Sevendust, Cold Day Memory

Sevendust, Cold Day Memory

Back in the late ’90s, I was in a magazine with Atlanta metal dudes Sevendust. No, really; okay, so it wasn’t me so much as it was my now long-dead band, but still. It was a pretty monumental thing for us at the time — we’d sent a copy of our tape to a magazine up in Boston called INSTANT that I liked, and lo and behold, they liked it and ran an interview with us, alongside interviews with Knapsack, In My Eyes, Bad Religion, The Vehicle Birth(!), and yep, some nü-metal-sounding band I’d never heard of before called Sevendust.

At the time, I’ll admit, I flat-out loathed anything even remotely resembling nü-metal, but I ended up stumbling across some of the band’s music, and my jaw dropped — the band didn’t fit the standard nü-metal mold, substituting intelligence and raw, cut-wide-open emotion for braggadocio and shock-rock gimmickry, and hell, frontman Lajon Witherspoon could sing. The music was heavy but melodic, with interesting little industrial-sounding touches. I walked away impressed.

Fast-forward a full twelve years, and Sevendust have outlived both my crappy band and INSTANT, cranking out seven full-lengths in the meantime, the most recent of which is 2010’s Cold Day Memory. Listening to the album, I’m struck both by how true the band’s stayed to their metal-but-not sound and how prescient they turned out to be on that first self-titled disc — the guitars are pummeling and heavy as hell but still hold tight to the melody, the vocals growl and snarl and soar high above the noise, and the song structures dance across the prog-metal line and back again.

If any of that sounds familiar, it should, because it’s pretty much a blueprint for the alternametal of our present day; the rough outline and all the crucial parts are there. Am I saying Sevendust, despite their cult, not-quite-heavyweight status, somehow influenced all the biggest alternametal bands of today? Nah, I won’t go that far; it’s more likely that the world simply caught up with these guys. (Although that long-ago interview, ironically, was subtitled “Redefining Metal” — maybe the INSTANT writer had a moment of clairvoyance or something…)

And going by Cold Day Memory, it’s not too late for Sevendust to grab hold and ride this new-old sound to glory. The album fires on all cylinders, the band roaring through a dozen tracks that are alternately sharp and dangerous and sweetly yearning, cranked down so tightly they fit together like the pieces of a finely-crafted puzzle. All the elements I loved on the first listen are still there: fiery, razor-edged guitars that know how to dive deep into a melody while staying heavy as hell, the soulful, sky-touching vocals, and the sideways-stepping prog-rock tendencies.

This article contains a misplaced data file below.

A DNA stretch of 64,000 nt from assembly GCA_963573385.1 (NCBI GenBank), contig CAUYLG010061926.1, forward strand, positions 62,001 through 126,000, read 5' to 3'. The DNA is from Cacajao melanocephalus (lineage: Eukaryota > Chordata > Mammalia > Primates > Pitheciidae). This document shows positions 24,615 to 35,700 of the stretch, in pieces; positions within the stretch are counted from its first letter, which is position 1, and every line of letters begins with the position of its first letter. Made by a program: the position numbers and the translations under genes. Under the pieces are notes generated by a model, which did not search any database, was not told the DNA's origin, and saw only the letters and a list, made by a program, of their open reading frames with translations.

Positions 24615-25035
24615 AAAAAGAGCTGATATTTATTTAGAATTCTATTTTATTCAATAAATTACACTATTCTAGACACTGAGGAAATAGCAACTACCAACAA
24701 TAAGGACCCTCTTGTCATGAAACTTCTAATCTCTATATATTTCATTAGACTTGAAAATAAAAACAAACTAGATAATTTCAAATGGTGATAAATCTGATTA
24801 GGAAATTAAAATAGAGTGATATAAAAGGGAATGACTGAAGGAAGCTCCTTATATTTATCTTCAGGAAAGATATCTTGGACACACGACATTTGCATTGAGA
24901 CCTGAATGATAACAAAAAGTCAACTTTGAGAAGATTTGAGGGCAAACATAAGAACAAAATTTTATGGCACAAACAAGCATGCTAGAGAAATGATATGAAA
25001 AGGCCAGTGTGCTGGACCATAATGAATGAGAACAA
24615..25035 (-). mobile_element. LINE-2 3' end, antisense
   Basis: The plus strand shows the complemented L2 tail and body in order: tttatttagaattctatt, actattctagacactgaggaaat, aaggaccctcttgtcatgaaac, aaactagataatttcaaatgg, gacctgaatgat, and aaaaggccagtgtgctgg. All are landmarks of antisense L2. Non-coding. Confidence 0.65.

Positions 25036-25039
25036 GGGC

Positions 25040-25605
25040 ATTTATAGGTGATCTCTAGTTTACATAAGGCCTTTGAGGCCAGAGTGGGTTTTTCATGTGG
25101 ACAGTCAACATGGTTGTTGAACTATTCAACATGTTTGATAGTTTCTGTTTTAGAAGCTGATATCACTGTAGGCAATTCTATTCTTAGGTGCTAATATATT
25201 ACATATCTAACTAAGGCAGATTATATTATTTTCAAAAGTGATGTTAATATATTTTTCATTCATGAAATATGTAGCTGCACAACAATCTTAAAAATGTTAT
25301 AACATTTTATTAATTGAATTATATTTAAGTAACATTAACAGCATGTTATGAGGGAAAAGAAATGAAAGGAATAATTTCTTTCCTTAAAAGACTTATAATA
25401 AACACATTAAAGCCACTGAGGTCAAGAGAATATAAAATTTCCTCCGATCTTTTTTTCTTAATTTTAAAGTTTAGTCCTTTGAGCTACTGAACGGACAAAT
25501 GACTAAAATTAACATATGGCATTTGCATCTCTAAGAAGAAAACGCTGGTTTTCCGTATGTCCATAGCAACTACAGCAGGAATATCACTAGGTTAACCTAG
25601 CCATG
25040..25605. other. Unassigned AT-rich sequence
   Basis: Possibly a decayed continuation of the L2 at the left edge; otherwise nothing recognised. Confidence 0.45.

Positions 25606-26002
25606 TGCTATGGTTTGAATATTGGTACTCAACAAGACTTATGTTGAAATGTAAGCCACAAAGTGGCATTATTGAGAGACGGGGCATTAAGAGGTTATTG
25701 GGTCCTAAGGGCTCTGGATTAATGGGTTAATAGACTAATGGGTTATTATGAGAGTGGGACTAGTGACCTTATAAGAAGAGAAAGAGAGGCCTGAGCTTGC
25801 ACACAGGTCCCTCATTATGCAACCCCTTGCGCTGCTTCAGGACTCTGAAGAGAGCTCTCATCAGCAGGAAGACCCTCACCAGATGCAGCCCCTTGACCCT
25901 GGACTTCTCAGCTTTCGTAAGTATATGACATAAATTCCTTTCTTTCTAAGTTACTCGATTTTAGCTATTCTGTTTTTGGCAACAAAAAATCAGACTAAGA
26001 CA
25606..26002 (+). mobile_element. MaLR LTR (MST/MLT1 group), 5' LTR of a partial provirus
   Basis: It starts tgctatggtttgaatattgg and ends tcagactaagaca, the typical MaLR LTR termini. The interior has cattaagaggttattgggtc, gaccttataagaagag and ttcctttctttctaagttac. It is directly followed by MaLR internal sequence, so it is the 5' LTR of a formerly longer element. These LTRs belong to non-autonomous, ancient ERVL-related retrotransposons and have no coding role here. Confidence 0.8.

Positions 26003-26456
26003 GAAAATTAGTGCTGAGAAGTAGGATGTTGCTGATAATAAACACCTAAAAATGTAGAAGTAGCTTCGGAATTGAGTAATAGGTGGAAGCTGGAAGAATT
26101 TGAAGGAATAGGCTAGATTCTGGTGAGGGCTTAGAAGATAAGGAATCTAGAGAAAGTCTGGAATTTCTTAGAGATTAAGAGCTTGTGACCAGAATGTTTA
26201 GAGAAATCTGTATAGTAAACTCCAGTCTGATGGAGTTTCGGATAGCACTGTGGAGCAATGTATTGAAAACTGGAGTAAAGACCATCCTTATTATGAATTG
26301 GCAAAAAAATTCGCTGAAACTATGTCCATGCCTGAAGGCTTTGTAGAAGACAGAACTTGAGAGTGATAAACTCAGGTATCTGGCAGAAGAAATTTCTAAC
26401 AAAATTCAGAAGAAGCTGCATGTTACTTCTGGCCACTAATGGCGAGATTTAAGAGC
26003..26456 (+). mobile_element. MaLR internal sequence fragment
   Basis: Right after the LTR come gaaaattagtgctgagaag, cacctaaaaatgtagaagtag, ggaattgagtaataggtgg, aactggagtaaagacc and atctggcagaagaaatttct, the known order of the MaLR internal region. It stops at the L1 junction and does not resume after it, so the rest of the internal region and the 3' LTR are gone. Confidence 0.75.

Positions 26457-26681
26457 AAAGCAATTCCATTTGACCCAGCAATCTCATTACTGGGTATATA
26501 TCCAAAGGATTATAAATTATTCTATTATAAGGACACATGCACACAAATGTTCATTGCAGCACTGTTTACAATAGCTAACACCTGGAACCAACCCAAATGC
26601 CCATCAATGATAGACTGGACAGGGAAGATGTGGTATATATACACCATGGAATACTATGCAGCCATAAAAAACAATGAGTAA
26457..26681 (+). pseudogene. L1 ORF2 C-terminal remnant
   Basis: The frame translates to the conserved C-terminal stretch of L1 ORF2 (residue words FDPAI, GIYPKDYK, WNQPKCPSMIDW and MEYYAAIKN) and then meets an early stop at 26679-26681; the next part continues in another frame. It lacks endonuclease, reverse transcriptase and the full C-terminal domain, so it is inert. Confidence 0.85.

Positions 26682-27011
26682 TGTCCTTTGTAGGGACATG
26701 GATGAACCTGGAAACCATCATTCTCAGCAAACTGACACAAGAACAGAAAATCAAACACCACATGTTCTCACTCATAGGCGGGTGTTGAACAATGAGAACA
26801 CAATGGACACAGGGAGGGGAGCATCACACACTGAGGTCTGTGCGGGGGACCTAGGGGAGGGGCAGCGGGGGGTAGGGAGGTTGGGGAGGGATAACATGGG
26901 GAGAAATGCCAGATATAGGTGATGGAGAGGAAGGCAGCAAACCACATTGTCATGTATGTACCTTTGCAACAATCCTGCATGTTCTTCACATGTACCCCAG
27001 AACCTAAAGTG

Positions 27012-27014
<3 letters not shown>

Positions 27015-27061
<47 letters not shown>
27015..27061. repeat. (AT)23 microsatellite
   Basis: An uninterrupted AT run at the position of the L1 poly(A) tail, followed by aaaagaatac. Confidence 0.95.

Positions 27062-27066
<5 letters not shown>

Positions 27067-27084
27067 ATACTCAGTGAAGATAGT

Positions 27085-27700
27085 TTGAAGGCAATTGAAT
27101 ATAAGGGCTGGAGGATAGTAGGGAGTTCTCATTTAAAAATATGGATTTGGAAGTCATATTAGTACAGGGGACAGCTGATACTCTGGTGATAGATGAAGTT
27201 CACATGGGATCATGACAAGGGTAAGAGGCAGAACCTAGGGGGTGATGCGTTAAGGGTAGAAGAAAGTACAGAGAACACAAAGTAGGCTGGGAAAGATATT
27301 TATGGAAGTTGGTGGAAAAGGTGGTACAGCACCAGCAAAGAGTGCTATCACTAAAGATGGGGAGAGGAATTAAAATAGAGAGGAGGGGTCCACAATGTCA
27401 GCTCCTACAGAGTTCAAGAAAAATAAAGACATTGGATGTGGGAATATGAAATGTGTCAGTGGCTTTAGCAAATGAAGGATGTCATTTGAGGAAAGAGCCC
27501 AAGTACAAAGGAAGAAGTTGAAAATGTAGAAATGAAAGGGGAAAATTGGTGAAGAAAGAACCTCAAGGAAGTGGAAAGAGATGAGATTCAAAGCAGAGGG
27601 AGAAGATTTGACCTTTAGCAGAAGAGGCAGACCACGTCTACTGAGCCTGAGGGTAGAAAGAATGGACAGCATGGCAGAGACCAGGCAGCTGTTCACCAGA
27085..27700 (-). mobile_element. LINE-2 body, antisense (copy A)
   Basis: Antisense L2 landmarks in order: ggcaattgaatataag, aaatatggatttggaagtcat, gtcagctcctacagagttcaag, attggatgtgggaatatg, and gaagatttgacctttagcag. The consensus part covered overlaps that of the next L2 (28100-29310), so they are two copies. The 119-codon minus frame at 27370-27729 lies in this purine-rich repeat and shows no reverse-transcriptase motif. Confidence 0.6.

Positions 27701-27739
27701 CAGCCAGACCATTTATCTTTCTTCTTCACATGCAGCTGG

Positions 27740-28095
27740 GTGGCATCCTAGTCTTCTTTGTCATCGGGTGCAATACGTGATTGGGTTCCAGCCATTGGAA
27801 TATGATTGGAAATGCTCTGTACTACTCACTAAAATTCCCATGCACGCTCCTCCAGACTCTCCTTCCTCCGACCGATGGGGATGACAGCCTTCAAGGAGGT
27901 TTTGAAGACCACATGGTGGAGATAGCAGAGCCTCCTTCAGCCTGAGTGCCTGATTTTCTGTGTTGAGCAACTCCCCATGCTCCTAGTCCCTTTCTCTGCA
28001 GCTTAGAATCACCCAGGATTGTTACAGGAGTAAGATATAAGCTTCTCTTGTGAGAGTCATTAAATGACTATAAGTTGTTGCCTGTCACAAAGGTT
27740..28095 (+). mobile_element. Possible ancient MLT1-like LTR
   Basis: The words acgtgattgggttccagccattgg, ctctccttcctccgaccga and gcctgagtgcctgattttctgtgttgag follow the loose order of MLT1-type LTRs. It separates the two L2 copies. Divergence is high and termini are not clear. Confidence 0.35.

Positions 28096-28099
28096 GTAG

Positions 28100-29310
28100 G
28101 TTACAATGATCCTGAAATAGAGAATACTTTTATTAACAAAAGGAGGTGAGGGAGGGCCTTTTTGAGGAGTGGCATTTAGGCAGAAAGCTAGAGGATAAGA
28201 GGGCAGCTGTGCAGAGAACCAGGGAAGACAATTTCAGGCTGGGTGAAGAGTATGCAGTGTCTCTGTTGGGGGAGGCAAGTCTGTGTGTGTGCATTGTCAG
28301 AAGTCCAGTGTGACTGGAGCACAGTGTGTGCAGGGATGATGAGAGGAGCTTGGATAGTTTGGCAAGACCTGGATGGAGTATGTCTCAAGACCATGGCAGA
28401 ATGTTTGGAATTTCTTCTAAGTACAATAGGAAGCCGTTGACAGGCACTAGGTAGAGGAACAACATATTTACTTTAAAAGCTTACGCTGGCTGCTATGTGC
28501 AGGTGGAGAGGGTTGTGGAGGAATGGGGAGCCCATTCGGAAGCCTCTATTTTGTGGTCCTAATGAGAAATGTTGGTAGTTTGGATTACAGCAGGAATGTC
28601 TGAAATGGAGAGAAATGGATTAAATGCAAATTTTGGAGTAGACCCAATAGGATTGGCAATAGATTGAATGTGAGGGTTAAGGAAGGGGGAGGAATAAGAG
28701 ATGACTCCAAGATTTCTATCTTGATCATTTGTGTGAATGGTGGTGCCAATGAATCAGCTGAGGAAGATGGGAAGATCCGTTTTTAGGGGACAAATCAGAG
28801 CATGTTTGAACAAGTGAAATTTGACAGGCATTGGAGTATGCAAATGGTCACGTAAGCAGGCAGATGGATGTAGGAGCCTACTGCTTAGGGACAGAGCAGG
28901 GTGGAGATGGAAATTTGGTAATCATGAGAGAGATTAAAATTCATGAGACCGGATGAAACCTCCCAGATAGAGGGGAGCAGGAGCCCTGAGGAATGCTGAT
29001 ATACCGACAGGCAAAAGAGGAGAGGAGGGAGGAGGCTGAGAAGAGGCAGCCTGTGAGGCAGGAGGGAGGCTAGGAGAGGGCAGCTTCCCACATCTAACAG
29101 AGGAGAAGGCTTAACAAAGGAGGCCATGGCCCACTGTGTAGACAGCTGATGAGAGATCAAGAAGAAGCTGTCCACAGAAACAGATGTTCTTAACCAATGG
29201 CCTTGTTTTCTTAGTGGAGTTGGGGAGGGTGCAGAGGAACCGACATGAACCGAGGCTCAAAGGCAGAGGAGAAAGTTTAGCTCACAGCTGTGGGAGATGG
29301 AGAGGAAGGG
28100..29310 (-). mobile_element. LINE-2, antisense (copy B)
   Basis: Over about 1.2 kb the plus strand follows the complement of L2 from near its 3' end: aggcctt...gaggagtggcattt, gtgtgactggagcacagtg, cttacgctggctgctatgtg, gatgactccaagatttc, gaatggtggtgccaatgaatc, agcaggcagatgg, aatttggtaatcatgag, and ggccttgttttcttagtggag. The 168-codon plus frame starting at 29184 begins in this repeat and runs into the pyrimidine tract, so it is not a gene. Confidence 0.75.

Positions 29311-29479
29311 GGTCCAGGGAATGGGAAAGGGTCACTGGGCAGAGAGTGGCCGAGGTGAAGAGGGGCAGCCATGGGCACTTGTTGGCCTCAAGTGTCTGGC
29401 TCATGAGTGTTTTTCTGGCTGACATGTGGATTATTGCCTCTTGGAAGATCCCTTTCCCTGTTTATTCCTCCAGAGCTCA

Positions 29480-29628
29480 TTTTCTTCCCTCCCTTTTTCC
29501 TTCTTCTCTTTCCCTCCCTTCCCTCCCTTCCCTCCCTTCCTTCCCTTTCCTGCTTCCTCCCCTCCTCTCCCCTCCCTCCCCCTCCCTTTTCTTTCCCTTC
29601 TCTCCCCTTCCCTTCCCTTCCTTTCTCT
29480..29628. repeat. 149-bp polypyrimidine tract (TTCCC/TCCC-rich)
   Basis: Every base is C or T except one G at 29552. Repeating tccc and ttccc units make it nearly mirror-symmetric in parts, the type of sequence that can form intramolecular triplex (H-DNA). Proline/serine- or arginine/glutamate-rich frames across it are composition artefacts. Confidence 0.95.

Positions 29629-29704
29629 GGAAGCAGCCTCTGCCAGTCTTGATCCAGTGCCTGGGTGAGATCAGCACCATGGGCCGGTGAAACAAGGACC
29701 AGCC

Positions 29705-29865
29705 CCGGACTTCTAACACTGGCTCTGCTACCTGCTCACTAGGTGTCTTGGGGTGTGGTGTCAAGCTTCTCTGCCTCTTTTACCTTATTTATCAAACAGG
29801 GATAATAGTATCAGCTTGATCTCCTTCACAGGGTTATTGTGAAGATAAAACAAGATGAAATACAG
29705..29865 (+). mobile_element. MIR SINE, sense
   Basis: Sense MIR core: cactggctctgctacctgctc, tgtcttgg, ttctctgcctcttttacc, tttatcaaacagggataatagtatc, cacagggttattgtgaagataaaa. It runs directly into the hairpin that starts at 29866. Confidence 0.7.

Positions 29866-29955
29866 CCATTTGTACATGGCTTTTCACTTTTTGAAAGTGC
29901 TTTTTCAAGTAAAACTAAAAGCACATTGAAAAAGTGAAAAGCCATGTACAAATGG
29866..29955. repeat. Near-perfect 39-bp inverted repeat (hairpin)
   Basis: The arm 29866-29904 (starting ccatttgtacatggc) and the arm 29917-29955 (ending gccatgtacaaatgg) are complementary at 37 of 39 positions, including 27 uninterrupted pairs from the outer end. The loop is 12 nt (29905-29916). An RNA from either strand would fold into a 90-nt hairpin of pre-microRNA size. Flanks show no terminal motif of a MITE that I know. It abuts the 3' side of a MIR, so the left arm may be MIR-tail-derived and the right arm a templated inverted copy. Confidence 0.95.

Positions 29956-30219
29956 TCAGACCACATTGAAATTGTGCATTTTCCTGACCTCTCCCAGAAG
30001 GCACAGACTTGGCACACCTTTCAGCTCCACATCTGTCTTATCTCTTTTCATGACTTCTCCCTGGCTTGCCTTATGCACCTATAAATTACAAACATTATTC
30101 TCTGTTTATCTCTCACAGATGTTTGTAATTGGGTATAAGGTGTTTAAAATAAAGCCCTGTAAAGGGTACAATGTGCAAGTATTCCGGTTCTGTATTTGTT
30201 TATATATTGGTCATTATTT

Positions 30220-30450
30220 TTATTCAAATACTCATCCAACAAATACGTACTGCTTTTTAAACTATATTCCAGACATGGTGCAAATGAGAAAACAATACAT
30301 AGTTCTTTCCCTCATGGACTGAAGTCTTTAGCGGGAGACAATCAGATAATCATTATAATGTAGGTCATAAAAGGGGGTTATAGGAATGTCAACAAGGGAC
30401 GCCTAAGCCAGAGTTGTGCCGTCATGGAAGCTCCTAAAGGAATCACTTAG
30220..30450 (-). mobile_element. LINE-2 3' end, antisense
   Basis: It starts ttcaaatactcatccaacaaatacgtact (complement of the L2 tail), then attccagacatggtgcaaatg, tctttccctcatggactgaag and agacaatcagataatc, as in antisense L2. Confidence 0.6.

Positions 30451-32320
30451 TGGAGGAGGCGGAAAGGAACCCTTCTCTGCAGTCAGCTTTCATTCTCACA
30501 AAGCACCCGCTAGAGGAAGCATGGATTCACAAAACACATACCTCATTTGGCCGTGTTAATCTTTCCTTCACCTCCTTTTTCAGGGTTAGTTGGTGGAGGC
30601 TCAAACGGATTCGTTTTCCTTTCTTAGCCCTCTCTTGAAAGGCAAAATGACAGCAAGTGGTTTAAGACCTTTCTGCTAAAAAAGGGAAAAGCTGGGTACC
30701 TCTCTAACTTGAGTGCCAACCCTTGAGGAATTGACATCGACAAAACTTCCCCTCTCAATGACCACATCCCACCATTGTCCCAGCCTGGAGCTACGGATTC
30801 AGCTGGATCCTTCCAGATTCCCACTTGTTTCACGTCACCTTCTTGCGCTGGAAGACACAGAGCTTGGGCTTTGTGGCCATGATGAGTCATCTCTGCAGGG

It works particularly well on opening track “Splinter,” which comes off like a less-operatic Killswitch Engage (and I swear, when I first heard KE’s Howard Jones, Sevendust’s Lajon Witherspoon was the first vocalist that popped into my head), the hopeless-yet-driving melancholy of “Nowhere,” and “Ride Insane,” with its head-snapping, chaingun-sounding drum break and call-and-response vocals. That said, there’s hardly a bad track on here — as albums go, it hits the mark with nearly every track.

All of which makes me feel weirdly happy for these guys. It feels like after years of not quite hitting the right moment to make it, Sevendust have finally managed to end up where they need to be; here’s hoping the world’s paying attention this time.

[Sevendust is playing the Rockstar Energy Drink UPROAR Festival 9/5/11 at the Cynthia Woods Mitchell Pavilion, along with Avenged Sevenfold, Three Days Grace, Seether, Bullet For My Valentine, Escape The Fate, Black Tide, Art of Dying, & The Black Cloud Collective.]
(7Bros. Records; Sevendust --; Sevendust (Facebook) --; Sevendust (Myspace) --
BUY ME: Amazon

Review by . Review posted Monday, September 5th, 2011. Filed under Features, Reviews.

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